About the book:
In the summer of 2002, nineteen-year-old Kim Hae-on was murdered in what became known as the High School Beauty Murder. There were two suspects: Shin Jeongjun, who had a rock-solid alibi, and Han Manu, to whom no evidence could be pinned. The case went cold.
Seventeen years pass without justice, and the grief and uncertainty take a cruel toll on her younger sister, Da-on, in particular. Unable to move on with her life, Da-on tries in her own twisted way to recover some of what she’s lost, ultimately setting out to find the truth of what happened.
Told at different points in time from the perspectives of Da-on and two of Hae-on’s classmates, Lemon is a piercing psychological portrait that takes the shape of a crime novel and is a must-read novel of 2021.
I have pondered for weeks since I read Lemon about how I could write a review that would do this complex and intricate novella justice. I am not sure what I expected, but Lemon is not a thriller or a mystery, although there is a mystery within the story. What the novella does is reflect on the aftermath of death, in this case, the death of beautiful Hae-on and the effect her murder has on the people around her.
It contemplates on the grief people experience following a trauma, but it also reflects on guilt and retribution, both of which arise following the death. When you read this book you will not be given an idea of who committed the murder, but rather you will be left to make your own conclusions based on what is said and by whom.
In addition to reflecting on grief and what follows, there is a strong societal bias that impacts on the two suspects in the murder, Shin Jeongjun and Han Manu. Jeongjun is automatically believed in the investigation because he is rich, Manu comes from a very impoverished position in society and is therefore considered to be the prime suspect, in spite of the fact that there is no evidence to suggest that either of them is responsible for the death of Hae-on.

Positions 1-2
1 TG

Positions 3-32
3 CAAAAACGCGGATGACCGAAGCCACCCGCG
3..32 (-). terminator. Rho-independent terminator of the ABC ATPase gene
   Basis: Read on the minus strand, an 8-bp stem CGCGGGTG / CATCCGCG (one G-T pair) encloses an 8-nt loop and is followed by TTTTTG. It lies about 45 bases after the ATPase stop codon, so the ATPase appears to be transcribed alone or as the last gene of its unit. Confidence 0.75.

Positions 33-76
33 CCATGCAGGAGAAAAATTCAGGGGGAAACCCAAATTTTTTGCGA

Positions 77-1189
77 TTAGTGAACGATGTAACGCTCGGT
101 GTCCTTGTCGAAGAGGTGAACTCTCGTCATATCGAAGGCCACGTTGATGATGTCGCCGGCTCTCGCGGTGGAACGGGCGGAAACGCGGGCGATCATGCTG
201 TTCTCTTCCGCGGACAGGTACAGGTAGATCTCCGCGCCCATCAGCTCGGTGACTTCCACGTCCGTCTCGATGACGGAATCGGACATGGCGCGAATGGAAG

Narrated by Da-on, in addition to school friends Sanghui and Taerim, as the years pass, the constant burden of grief and guilt causes an unravelling that leads to revelations that will blow the story apart without ever explicitly stating it.
This is such an understated and yet at the same time complex novella, that hints at the reality of the situation for all concerned, without ever actually spelling it out.
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About the author:
Kwon Yeo-sun is an award-winning Korean writer. She has won the Sangsang Literary Award, Oh Yeongsu Literature Award, Yi Sang Literary Prize, Hankook Ilbo Literary Award, Tong-ni Literature Prize and Lee Hyo-seok Literary Award. Lemon is her first novel to be published in the English language.
About the translator:
Janet Hong is a writer and translator based in Vancouver, Canada. She received the TA First Translation Prize and the LTI Korea Translation Award for her translation of Han Yujoo’s The Impossible Fairy Tale, which was also a finalist for both the 2018 PEN Translation Prize and the National Translation Award. Her recent translations include Ha Seong-nan’s Bluebeard’s First Wife, Ancco’s Nineteen, and Keum Suk Gendry-Kim’s Grass.
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